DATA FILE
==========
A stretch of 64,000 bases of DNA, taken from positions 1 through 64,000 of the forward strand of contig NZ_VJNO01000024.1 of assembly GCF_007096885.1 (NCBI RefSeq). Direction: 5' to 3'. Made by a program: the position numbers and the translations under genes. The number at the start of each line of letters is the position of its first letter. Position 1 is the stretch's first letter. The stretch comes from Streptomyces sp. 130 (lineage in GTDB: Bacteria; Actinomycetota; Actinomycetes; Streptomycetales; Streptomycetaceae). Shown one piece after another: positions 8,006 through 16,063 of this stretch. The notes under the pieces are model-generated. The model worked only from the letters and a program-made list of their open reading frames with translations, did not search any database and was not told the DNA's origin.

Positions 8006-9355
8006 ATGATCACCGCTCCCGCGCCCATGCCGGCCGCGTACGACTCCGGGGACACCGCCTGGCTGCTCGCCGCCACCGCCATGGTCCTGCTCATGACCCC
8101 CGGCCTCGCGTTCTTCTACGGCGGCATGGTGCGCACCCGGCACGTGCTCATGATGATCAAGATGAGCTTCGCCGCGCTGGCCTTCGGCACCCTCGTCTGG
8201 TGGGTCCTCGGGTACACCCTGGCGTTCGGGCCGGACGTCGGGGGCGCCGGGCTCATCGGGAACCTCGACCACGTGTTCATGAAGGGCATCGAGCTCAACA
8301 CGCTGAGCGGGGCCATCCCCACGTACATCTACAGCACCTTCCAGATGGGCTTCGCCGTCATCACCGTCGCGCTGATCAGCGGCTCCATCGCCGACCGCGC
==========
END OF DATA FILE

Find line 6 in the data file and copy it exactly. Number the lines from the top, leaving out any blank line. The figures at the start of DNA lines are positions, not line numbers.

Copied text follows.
8301 CGCTGAGCGGGGCCATCCCCACGTACATCTACAGCACCTTCCAGATGGGCTTCGCCGTCATCACCGTCGCGCTGATCAGCGGCTCCATCGCCGACCGCGC